3. The back end of articulations is just as important as the start. Often times, our ensembles excel at matching timing and initiations of notes, but will not treat the releases in the same way. This could be due to slacking in the airstream or making notes too short. Take time to focus on the back end of notes, matching timing and style.

Five ways to improve individual practice

Finding individual practice time is crucial to any musician, thus making the most of your time is important. Here are five ways to improve practice time.

If you are a musician, you know the importance of individual practice time. If you are in school, your ensemble leader or private instructor likely nags you about finding more time in the practice room. It can be hard to find enough time, therefore making the most of the time you have crucial.

The way you practice matters as much as the amount of time. Maybe more. And there is not “one-size fits all” method. Many of us make similar mistakes which impedes progress in our performance. Playing a piece from beginning to end, for example, each and every time does little to correct the issue found in measure 52. Doing the same thing over and over again expecting difference results is said to be the definition of insanity. I don’t know about you, but not making progress in my practice is rather frustration.

As the school year enters its final months, here are five ways to improve your individual practice time.

Better Practice Time

1. Make a plan: Before you begin, create a plan. Layout the music you are working in front of you and figure out what passages need the most work. Write down what the biggest concern is, including why. For example, “the second beat in measure 52 includes four sixteenth notes and crosses the break.” Knowing the what and why will bring focus.

2. Go slow: Just because the tempo says  Allegro does not mean you have to work on it at that speed. Repetitive, slow practice builds technique and memory. Set the metronome between 60 and 72 and play everything slowly. You will soon find where your tempo fluctuates. Slow works cures  all.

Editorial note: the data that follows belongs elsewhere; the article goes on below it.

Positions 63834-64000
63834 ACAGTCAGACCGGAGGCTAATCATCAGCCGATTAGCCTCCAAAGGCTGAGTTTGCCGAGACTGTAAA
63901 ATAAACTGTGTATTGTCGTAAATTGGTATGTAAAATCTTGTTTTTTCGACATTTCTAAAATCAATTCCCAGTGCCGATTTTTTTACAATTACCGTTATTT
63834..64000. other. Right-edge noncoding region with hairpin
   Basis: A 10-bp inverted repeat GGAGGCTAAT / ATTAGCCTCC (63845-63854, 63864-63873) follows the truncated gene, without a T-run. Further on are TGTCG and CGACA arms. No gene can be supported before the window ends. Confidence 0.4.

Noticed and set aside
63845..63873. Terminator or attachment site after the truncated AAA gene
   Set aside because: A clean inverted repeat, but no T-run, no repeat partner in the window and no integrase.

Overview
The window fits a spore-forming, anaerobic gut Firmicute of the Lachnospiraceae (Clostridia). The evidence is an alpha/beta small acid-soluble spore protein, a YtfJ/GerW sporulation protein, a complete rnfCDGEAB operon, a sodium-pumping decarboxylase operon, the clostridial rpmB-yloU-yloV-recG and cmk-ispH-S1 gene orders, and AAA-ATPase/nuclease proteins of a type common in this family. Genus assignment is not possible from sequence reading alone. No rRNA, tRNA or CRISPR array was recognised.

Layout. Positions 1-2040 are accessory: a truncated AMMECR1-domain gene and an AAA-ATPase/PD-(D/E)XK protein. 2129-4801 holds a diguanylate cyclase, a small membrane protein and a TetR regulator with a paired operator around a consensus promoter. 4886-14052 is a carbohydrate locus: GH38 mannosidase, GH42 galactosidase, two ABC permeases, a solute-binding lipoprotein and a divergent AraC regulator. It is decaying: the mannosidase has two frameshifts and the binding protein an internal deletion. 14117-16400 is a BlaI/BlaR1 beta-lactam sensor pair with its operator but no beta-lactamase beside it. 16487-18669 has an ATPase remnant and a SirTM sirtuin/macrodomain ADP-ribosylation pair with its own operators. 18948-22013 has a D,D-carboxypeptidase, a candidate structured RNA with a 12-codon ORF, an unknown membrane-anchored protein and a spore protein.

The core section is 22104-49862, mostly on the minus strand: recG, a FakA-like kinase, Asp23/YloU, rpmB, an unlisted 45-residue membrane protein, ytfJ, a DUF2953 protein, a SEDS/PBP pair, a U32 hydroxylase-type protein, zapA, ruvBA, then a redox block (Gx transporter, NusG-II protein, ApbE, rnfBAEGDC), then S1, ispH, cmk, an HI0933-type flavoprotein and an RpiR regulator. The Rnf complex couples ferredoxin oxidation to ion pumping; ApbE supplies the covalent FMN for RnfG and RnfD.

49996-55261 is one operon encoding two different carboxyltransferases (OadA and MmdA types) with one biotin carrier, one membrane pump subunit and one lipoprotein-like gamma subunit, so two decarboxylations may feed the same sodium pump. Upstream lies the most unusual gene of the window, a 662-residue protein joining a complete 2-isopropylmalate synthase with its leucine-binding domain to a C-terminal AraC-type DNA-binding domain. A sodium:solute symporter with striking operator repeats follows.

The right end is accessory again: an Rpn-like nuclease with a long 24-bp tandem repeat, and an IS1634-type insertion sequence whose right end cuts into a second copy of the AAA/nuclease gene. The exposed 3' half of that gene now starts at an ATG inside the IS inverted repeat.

3. Create a routine: Having a set routine improves focus. Start your time with some breathing exercises or even meditation. Then, spend time warming up and on technical etudes. Establishing  routine can lead to better practice times.

4. Record yourself: We listen to recordings of others and wish to sound like them. But, when was the last time your listened to yourself? For most of us, the only time you hear yourself play is when you are practicing by yourself. Recording to yourself and listening to that recording provides a medium for assessing your tone, rhythm, pitch, and musicality. Take the time to listen to yourself play.

5. Reflect: At the end of the day, reflect back on your time. Write down your thoughts on what went well and things which could have been better. Think over every part of your practice and compliment yourself on improving. Sometimes, the only compliment will be “good job for practicing today,” because our practicing was rough. No matter what, end your reflection with a positive thought.

Try these items over the next few weeks. The results will not be immediate, but you will find your practice time more enjoyable.

Sunday Sounds: Lichtweg/Lightway by Jennifer Jolley

Composer Jennifer Jolley is a relatively new voice to the wind ensemble and one we all should know. Her work Lichtweg serves as a great introduction to her work.